Spider Womans Granddaughters: Traditional Tales and Contemporary Writing by Native American Women by Paula Gunn AllenImpressive....Haunting....Enchanting...Every story in the book, which covers nearly a century of tradition, is interesting, written with intelligent passion.
THE NEW YORK TIMES BOOK REVIEW
Native American scholar, literary critic, poet, and novelist Paula Gunn Allen, who is herself a Laguna Pueblo-Sioux Indian, became increasingly aware in her academic career that the writings of Native Americans, especially women, have been marginalized by the Western literary canon. Allen set out to understand why this was so and, more importantly, to remedy the situation. The result is this powerful collection of traditional tales, biographical writings, and contemporary short stories, many by the most accomplished Native American women writing today, including: Louise Erdrich, Mary TallMountain, Linda Hogan, and many others.
These stories involve American Indian storytelling where each story is a lesson for the reader to learn. The Cherokee have a myth of a part-woman part-deer who uses a unique way to correct and influence negative male behavior towards women. The reader is introduced to the protagonist Ray and his buddy Jackie. One of the men, Jackie, exemplifies the apathetic masculine man who is led by outer appearance following the women without asking any questions. On the other hand, Ray is more aware and questions the odd behavior of the women. It is as if the women are asking the men whether or not they still find them attractive without hair. The lesson to learn is men are to respect women, and not treat them as a materialist thing to catch.
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One of the most commonly dissected themes that authors of every descent, heritage, and culture choose to explore in their writing is the theme of spirituality. As with the weighty and difficult themes of ethnocentrism, racism, and morality, the theme of spirituality provides the Native American author with the unique opportunity to enlighten the reader and foster a feeling of understanding through interiority that speaks to the human experience, either facet by facet or as a whole. Allen slowly shifts the reader into focusing on the theme of spirituality by showing a shift in the protagonists, Ray and Jackie, and their perception of reality on page "She held his eyes with hers. It was a tight fit, but nobody seemed to mind. Ray drove, backing the pickup carefully to thread among the haphazardly parked vehicles that had surrounded theirs while they were at the dance. As he did, he glanced down for a second, and thought he saw the feet of both women as deer hooves" Allen Allen adeptly layers in elements of the Deer Woman tale as the men perceive them in the story, as in the above passage.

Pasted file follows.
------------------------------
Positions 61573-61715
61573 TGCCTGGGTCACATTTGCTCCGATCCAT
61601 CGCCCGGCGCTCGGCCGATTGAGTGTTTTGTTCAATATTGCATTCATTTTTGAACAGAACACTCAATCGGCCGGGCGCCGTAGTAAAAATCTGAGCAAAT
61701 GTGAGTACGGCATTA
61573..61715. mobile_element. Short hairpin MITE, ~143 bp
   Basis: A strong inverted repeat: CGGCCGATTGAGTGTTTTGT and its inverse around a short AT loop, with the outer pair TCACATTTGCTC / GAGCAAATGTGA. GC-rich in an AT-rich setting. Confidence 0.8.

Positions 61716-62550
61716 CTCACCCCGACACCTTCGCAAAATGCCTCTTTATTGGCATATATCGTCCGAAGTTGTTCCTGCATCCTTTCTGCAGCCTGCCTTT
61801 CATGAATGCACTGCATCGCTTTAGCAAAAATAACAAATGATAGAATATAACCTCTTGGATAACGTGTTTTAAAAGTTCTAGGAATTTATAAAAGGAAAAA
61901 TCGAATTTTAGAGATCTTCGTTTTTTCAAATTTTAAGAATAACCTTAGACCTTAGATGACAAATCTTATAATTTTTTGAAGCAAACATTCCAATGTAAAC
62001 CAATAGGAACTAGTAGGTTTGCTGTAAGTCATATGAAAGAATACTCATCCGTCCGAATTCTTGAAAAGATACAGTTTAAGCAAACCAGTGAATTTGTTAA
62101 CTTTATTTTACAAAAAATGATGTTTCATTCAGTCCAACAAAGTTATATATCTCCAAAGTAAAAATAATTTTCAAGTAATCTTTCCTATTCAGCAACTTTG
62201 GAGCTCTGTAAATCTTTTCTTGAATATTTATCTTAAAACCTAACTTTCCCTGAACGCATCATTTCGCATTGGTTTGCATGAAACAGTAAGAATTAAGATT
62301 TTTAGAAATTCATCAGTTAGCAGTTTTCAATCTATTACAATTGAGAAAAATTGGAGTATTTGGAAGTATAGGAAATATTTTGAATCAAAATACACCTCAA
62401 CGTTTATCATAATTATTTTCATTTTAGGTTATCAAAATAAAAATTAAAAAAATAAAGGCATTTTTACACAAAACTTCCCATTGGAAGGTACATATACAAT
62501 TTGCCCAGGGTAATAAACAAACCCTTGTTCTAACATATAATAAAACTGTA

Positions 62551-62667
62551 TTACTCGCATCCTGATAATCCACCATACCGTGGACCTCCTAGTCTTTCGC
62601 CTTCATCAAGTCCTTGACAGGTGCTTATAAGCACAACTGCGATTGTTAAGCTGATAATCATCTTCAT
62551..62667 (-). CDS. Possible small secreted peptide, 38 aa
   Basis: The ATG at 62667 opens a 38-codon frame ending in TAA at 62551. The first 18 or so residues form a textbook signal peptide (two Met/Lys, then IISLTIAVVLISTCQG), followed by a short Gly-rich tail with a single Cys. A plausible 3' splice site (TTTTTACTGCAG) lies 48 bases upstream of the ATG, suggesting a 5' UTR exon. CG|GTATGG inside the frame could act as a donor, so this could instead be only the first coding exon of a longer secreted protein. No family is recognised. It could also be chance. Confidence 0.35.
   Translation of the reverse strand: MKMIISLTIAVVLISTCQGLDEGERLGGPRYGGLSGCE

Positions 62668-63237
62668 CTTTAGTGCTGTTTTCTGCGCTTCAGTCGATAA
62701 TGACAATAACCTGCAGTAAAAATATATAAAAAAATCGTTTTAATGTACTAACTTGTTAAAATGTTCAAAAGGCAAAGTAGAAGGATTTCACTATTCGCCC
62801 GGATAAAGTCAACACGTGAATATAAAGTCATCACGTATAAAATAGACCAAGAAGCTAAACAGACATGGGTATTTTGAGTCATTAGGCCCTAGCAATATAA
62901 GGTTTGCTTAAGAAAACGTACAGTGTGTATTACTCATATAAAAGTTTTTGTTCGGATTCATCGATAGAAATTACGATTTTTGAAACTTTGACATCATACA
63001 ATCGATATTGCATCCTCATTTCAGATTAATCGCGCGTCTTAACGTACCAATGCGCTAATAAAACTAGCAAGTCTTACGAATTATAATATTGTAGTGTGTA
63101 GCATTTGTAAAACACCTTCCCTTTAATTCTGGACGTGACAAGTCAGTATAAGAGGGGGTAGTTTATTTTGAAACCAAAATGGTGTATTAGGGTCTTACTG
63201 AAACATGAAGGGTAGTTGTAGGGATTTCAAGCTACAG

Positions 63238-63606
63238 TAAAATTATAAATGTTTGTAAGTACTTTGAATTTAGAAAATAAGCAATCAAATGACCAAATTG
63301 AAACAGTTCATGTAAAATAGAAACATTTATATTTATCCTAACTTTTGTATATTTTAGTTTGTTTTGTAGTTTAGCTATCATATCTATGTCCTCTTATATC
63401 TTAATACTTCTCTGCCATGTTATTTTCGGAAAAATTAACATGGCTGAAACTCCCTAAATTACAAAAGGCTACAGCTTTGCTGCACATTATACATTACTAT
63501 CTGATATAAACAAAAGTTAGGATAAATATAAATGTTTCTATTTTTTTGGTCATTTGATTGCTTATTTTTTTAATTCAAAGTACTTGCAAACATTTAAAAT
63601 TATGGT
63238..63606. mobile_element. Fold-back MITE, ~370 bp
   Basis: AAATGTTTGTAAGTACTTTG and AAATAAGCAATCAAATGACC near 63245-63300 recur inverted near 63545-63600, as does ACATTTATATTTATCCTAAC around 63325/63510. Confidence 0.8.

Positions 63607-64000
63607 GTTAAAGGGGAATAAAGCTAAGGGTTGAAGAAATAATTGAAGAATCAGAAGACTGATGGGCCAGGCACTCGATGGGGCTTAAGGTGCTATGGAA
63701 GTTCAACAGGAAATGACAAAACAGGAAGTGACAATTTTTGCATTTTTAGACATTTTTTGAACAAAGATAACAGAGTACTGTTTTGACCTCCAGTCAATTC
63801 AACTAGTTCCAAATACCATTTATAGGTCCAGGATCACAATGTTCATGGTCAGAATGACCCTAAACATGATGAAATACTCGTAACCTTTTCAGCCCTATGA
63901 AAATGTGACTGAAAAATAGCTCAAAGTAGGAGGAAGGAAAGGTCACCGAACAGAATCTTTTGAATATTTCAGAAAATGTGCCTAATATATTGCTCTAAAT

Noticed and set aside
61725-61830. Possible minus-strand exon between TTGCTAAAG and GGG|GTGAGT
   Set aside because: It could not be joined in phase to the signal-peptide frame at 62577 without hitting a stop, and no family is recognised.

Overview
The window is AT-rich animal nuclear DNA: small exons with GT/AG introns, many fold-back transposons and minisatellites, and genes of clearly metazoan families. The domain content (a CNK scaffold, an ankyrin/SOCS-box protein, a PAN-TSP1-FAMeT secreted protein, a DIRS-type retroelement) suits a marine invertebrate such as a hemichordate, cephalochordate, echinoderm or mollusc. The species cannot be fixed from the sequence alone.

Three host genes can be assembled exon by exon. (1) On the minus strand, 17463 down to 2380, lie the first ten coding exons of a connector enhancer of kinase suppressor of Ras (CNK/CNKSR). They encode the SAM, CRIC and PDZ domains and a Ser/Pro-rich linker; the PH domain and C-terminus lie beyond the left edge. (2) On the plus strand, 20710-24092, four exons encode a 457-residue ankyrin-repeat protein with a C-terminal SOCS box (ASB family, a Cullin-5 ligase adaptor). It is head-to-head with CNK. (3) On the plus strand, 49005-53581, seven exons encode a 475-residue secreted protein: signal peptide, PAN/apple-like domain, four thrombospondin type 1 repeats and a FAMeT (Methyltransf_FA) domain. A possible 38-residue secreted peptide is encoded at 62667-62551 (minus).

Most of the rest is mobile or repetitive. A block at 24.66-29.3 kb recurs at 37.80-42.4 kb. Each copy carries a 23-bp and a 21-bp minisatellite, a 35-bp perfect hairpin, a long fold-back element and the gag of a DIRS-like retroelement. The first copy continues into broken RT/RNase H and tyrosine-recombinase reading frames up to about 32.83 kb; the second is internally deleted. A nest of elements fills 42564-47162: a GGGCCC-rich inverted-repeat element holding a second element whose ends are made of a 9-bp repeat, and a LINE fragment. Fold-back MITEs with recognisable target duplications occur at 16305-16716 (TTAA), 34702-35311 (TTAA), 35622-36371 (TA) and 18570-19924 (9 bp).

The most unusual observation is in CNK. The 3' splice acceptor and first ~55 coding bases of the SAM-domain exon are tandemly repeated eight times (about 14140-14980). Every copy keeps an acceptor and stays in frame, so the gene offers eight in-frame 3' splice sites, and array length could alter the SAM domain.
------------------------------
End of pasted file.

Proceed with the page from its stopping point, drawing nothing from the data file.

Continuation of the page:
The Deer Woman , sometimes known as the Deer Lady , is a spirit in various forms of Native American mythology that is primarily associated with fertility and love. Deer Woman stories are found in many Native American tribes, told to young children or by young adults and prepubescents in tribes like the Sioux , Ojibwe , Ponca , the Omaha people , Cherokee , Muscogee , Seminole , Choctaw , the Otoe tribe , Osage , the Pawnee people , and the Iroquois - and those are only the few that have documented Deer Woman sightings. In Ojibwe tradition, she can be banished through the use of chanting and tobacco. Others claim that the spell she casts can be broken if one looks at her cloven hooves. Other stories and traditions describe the sighting of Deer Woman as a sign of personal transformation or as a warning. Deer Woman is also said to be fond of dancing and will sometimes join a communal dance unnoticed, leaving only when the drum beating ceases.